In the closing chapter of Barbaric‘s first story arc, Owen and Axe find themselves overwhelmed by the forces of a dangerous necromancer. Will our heroes literally have to go to hell and back? And will it be totally awesome? The answers to both are a resounding yes.
The action scenes in this issue are absolutely bonkers, taking advantage of each character’s abilities in unexpected ways. One of the highlights is a delightful bit of physical comedy that shows how Axe manages to get a hit in when his bladed edge misses a target. Addison Duke’s colors continue to be an absolute delight, bathing everything in a kind of wonky neon glow that emphasizes the otherworldly aspects of the villains and also gives everything a bit more of an ’80s sword-and-sorcery flair. Every page of this issue looks like the side of a metalhead’s custom van, and the world is better for it.
Where this issue really shines is in how it explores the characters even further. Soren and Owen connect on a much more personal level here, with each of them explaining a bit of their own views on justice and revenge. We also get a bit more insight into why Owen does what he does. Yes, he’s been cursed — but he also has a heart.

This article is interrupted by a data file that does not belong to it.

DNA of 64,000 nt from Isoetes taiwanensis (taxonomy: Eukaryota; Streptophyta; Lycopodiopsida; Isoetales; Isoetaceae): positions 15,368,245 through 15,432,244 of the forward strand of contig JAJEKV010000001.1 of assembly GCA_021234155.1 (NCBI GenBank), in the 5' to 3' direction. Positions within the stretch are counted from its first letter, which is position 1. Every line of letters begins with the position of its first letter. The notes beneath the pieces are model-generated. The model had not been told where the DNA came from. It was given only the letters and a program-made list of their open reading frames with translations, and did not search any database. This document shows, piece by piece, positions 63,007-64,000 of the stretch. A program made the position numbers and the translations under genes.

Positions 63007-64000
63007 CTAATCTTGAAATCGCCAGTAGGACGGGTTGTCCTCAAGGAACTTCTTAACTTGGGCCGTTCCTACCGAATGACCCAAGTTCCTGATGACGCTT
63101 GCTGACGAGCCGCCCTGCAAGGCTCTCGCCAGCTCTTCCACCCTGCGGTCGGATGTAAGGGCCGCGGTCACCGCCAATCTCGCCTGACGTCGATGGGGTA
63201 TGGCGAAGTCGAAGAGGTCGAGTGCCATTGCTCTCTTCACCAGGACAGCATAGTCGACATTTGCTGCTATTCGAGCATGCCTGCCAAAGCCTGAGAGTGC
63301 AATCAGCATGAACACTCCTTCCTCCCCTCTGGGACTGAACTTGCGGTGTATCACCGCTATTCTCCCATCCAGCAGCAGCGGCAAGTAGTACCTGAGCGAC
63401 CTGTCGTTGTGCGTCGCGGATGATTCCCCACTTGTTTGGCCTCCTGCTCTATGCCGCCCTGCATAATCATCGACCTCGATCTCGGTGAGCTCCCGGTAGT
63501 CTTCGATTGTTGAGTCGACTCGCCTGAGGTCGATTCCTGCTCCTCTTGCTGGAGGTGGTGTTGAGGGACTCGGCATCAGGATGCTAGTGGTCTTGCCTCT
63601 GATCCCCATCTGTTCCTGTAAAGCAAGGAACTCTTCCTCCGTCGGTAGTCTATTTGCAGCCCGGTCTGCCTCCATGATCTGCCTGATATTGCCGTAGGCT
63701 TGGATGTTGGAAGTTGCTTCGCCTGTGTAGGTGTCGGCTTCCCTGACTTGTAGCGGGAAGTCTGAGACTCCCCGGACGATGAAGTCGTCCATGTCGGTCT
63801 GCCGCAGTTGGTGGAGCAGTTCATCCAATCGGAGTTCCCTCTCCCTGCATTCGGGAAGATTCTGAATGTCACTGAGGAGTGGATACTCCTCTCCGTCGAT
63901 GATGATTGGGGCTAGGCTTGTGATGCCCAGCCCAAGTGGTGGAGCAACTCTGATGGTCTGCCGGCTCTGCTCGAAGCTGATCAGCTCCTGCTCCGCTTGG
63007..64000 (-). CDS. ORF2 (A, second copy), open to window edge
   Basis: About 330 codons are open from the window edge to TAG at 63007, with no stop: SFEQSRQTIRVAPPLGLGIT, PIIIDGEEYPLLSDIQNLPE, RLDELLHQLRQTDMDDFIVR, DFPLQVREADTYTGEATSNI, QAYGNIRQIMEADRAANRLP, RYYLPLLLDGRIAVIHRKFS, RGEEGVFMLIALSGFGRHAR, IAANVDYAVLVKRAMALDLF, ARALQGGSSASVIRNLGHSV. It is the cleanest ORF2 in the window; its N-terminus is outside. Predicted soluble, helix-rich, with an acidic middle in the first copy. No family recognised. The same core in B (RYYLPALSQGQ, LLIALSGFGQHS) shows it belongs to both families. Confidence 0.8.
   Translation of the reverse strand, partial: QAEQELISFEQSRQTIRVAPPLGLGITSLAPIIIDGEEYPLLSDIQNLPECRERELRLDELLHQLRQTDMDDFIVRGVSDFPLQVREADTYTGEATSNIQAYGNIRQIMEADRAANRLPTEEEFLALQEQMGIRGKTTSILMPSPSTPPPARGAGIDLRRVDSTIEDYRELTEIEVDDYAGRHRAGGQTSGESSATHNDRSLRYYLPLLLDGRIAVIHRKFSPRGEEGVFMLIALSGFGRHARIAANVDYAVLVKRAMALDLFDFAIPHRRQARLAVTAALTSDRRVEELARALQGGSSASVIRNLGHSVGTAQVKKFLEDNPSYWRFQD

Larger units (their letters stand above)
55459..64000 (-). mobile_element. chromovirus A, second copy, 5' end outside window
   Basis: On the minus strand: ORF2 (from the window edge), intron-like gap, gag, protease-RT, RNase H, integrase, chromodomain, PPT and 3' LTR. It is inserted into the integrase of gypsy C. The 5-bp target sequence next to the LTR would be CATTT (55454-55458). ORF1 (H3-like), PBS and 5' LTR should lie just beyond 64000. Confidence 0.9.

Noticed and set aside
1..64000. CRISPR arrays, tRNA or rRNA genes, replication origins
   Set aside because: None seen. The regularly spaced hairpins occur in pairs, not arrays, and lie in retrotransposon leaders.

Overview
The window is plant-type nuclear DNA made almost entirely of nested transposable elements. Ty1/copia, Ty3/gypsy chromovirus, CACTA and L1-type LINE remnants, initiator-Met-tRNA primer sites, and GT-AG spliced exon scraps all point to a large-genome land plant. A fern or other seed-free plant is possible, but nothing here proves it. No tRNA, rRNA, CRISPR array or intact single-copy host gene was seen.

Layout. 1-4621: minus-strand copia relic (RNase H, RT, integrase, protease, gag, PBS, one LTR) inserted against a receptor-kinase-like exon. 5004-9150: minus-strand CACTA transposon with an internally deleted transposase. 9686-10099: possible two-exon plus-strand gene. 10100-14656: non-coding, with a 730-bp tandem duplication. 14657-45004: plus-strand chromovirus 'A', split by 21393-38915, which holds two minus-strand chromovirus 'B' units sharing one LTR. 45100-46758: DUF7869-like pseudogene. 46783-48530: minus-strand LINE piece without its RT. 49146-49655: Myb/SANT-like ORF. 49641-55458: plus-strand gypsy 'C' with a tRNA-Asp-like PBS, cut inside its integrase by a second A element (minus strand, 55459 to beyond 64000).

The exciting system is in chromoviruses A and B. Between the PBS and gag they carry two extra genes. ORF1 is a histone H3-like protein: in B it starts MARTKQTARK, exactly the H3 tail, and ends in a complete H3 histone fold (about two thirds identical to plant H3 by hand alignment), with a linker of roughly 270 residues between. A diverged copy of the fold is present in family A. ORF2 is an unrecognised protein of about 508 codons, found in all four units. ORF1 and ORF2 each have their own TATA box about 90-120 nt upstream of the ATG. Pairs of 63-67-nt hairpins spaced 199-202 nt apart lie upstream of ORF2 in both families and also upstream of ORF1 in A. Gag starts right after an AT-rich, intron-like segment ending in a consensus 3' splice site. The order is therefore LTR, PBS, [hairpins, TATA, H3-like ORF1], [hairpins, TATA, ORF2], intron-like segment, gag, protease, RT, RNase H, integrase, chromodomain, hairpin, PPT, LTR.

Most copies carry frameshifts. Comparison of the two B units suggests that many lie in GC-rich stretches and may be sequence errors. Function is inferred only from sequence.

Axe continues to be a fascinating character as well, his morality constantly in question. There’s a great moment early in the issue in which Axe urges Owen to take Soren’s life while she’s under the influence of a dark power, and Michael Moreci and Nathan Gooden play it so that this could be seen in two different lights. Axe is obviously thirsty for blood and enjoys the thrill of battle (and these ghosts aren’t giving him anything good to drink), but the language he uses and the slight softness to Axe’s usual hard edge also seem to hint that he feels bad for Owen in this moment. The companionship between these two characters clearly goes beyond a sort of “buddy cop” vibe, and I’m curious to see this develop more over time.
Each character also brings with them a particular energy that permeates not only their interactions, but also the visuals. The aforementioned shifts in color palettes are a huge component here, with different types of magic being depicted in different hues and tones. Beyond that, Jim Campbell gives nearly every character a distinct lettering style for their dialogue. Some of them have a more gentle font, while the more monstrous individuals speak in jagged proclamations that seem to reverberate off the edges of the panels.
And of course, the book is still amazingly funny. Aside from the quips and coarse language (which is deployed in increasingly absurd and humorous ways), this book is bound to entertain people who think they know where it’s going at any given moment. Much like the twist of necromancy that was introduced in the previous issue, we get a few moments here that bend what fans of the fantasy genre expect from certain tropes. Deals with the devil, creatures of the night, etc. — all of these concepts are upended in an interesting fashion.
This issue leaves some fascinating bread crumbs that will have readers chomping at the bit for the series’ next story arc, which is due sometime in 2022.
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